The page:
Jump to content
Attention: In order to reply to messages, create topics, have access to other features of the community you must sign up for an account.

"Request-A-Stop" to launch on Long Island Bus


Recommended Posts

From MTA Newsroom.

]MTA Long Island Bus Introduces Request-A-Stop Service

Long Islanders to Benefit from Successful Policy Pioneered in the Region by New York City Transit


Garden City, NY - MTA Long Island Bus announced today that it would launch its "Request-A-Stop" program effective August 1. Under the program, between 10 P.M. and 5 A.M., Long Island Bus customers who wish to exit their bus at points in the route between regular stops will be able to do so – as long as they request the special stop from the bus driver in advance and the driver deems the special stop to be safe with regard to traffic. All buses will continue to stop at regular bus stops.


"We want to make using public transportation on Long Island as convenient as possible for our customers," said Joseph J. Smith, President of MTA Long Island Bus and the MTA Bus Company and Senior Vice President of the New York City Transit Department of Buses. "By offering people the flexibility to exit anywhere along a route, we're hoping bus travel will become an even more viable option for late evening commuters."


The new rider-friendly policy is modeled on a similar policy already in place at MTA New York City Transit and the MTA Bus Company, where it has proven to be a benefit to late-night commuters.


"Now that the MTA's three bus operations are unified under one management structure, it is easier to transfer innovations and improvements from one part of the region to another," said MTA Board Member Mitchell Pally. "I am delighted that Long Islanders will now benefit from the same convenience offered to bus riders in the city."


To use the Request-A-Stop service, a customer must signal or ask the bus operator to stop at a specific location. If the operator considers that location safe, he or she will position the bus as close as possible to the requested spot and allow the customer to exit. If the operator does not consider the stop safe, he or she will advise the customer and select the nearest safe location.


About 20 of LI Bus's 53 routes operate during Request-A-Stop service hours. This service does not extend to shuttle buses that occasionally supplement MTA Long Island Rail Road.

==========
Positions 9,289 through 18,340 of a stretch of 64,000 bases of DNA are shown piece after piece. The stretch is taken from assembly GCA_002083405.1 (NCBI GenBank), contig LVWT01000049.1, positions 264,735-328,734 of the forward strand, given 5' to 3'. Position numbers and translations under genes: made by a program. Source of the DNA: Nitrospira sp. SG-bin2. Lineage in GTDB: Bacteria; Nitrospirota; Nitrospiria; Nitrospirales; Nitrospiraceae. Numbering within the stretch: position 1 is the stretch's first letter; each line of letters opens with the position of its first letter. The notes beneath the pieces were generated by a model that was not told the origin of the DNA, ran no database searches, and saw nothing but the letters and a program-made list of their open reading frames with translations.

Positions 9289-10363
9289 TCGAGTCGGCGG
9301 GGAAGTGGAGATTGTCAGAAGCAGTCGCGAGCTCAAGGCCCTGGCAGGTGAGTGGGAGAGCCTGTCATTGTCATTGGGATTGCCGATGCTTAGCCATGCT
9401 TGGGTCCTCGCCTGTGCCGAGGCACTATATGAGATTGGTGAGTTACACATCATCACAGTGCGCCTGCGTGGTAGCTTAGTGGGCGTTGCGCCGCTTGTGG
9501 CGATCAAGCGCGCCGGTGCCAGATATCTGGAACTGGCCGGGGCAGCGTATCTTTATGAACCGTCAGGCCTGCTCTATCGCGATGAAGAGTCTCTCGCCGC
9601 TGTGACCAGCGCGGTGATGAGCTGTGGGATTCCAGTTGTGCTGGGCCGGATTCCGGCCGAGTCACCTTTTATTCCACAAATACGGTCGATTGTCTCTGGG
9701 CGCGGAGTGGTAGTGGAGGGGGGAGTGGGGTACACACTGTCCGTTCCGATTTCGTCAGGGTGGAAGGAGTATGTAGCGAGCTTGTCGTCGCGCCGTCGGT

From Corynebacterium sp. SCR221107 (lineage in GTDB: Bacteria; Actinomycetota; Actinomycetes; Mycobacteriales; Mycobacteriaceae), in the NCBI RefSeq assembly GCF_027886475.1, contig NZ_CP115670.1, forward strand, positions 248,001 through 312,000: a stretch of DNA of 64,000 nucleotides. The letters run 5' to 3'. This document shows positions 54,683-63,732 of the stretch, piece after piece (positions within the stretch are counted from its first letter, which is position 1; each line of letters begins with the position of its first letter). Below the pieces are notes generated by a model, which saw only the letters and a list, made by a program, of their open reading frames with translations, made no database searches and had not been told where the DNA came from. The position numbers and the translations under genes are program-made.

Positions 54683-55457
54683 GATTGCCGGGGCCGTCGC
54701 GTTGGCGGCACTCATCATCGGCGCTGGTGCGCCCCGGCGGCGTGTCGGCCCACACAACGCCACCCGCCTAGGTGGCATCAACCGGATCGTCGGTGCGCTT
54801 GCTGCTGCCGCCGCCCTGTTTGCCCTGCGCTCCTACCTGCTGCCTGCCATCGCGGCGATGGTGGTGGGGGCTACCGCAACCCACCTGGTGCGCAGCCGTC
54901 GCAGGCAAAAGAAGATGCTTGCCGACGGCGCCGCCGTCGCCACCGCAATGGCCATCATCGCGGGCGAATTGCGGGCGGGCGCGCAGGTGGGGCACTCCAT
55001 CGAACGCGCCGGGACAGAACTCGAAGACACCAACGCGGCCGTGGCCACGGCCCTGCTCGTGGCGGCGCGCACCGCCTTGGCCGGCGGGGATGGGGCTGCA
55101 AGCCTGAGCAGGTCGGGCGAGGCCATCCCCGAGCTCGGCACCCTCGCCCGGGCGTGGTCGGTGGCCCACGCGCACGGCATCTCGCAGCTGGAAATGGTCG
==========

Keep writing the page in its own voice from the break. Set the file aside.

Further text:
LI Bus serves more than 32 million customers annually utilizing a fleet of 330 buses fueled entirely by natural gas. Its 53 routes covers 475 square miles throughout Nassau, western Suffolk and eastern Queens Counties, linking together 96 communities, 48 Long Island Rail Road stations, five NYC Transit subway lines, plus malls, colleges, museums and beaches.


For complete Request-A-Stop or schedule information, call the LI Bus Travel Information Center at 516-228-4000 (TTY: 516-228-4002) or visit http://www.mta.info.


It look like MTA Long Island Bus is becoming more like MTA New York City Transit and MTA Bus Company even thought it's part of MTA Regional Bus Operation.

I never rode the city bus during that hours.

Link to comment
Share on other sites

It look like MTA Long Island Bus is becoming more like MTA New York City Transit and MTA Bus Company even thought it's part of MTA Regional Bus Operation.

That's the whole point of RBO - so LIB can become more like the city bus systems, and to cut down on operating costs.

Link to comment
Share on other sites

Don't they want to merge all bus operations into one entity- the MTA Bus?


They have already done that, but the seperate names still exist for now, from what I understand. LIB looks more like a TA operation everyday. There has been huge reduction in breakdowns as maintanance has improved alot. It's been months since I've seen an LIB being towed, and I used to see one on the hook at least once a week.

Link to comment
Share on other sites


This topic is now archived and is closed to further replies.

  • Create New...

Important Information

By using this site, you agree to our Terms of Use.